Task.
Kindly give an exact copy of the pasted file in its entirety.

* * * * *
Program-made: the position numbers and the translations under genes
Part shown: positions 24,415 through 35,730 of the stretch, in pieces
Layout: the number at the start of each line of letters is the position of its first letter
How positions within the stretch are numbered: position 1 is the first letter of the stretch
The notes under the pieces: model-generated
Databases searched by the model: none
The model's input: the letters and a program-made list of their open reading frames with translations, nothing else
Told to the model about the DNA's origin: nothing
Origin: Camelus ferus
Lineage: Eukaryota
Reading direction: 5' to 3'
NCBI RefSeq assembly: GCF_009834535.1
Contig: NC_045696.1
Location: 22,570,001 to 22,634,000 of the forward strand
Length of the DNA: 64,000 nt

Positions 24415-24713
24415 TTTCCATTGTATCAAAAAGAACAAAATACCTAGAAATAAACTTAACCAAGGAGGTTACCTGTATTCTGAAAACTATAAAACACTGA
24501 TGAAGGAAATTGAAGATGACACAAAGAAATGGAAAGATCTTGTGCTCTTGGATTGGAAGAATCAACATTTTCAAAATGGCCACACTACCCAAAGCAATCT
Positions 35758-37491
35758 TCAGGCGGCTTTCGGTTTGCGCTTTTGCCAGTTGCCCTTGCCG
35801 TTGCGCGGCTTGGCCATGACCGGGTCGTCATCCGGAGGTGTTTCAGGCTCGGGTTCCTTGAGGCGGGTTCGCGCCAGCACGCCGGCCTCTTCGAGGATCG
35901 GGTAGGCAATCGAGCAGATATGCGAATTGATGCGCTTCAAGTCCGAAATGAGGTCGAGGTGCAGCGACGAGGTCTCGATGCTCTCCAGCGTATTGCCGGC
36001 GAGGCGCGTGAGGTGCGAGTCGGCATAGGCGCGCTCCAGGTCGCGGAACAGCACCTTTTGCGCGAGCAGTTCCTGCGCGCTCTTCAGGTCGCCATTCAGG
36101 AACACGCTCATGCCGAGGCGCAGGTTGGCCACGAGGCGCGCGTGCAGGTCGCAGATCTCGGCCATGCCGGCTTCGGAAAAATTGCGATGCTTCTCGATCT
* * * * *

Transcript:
Program-made: the position numbers and the translations under genes
Part shown: positions 24,415 through 35,730 of the stretch, in pieces
Layout: the number at the start of each line of letters is the position of its first letter
How positions within the stretch are numbered: position 1 is the first letter of the stretch
The notes under the pieces: model-generated
Databases searched by the model: none
The model's input: the letters and a program-made list of their open reading frames with translations, nothing else
Told to the model about the DNA's origin: nothing
Origin: Camelus ferus
Lineage: Eukaryota
Reading direction: 5' to 3'
NCBI RefSeq assembly: GCF_009834535.1
Contig: NC_045696.1
Location: 22,570,001 to 22,634,000 of the forward strand
Length of the DNA: 64,000 nt

Positions 24415-24713
24415 TTTCCATTGTATCAAAAAGAACAAAATACCTAGAAATAAACTTAACCAAGGAGGTTACCTGTATTCTGAAAACTATAAAACACTGA
24501 TGAAGGAAATTGAAGATGACACAAAGAAATGGAAAGATCTTGTGCTCTTGGATTGGAAGAATCAACATTTTCAAAATGGCCACACTACCCAAAGCAATCT
Positions 35758-37491
35758 TCAGGCGGCTTTCGGTTTGCGCTTTTGCCAGTTGCCCTTGCCG
35801 TTGCGCGGCTTGGCCATGACCGGGTCGTCATCCGGAGGTGTTTCAGGCTCGGGTTCCTTGAGGCGGGTTCGCGCCAGCACGCCGGCCTCTTCGAGGATCG
35901 GGTAGGCAATCGAGCAGATATGCGAATTGATGCGCTTCAAGTCCGAAATGAGGTCGAGGTGCAGCGACGAGGTCTCGATGCTCTCCAGCGTATTGCCGGC
36001 GAGGCGCGTGAGGTGCGAGTCGGCATAGGCGCGCTCCAGGTCGCGGAACAGCACCTTTTGCGCGAGCAGTTCCTGCGCGCTCTTCAGGTCGCCATTCAGG
36101 AACACGCTCATGCCGAGGCGCAGGTTGGCCACGAGGCGCGCGTGCAGGTCGCAGATCTCGGCCATGCCGGCTTCGGAAAAATTGCGATGCTTCTCGATCT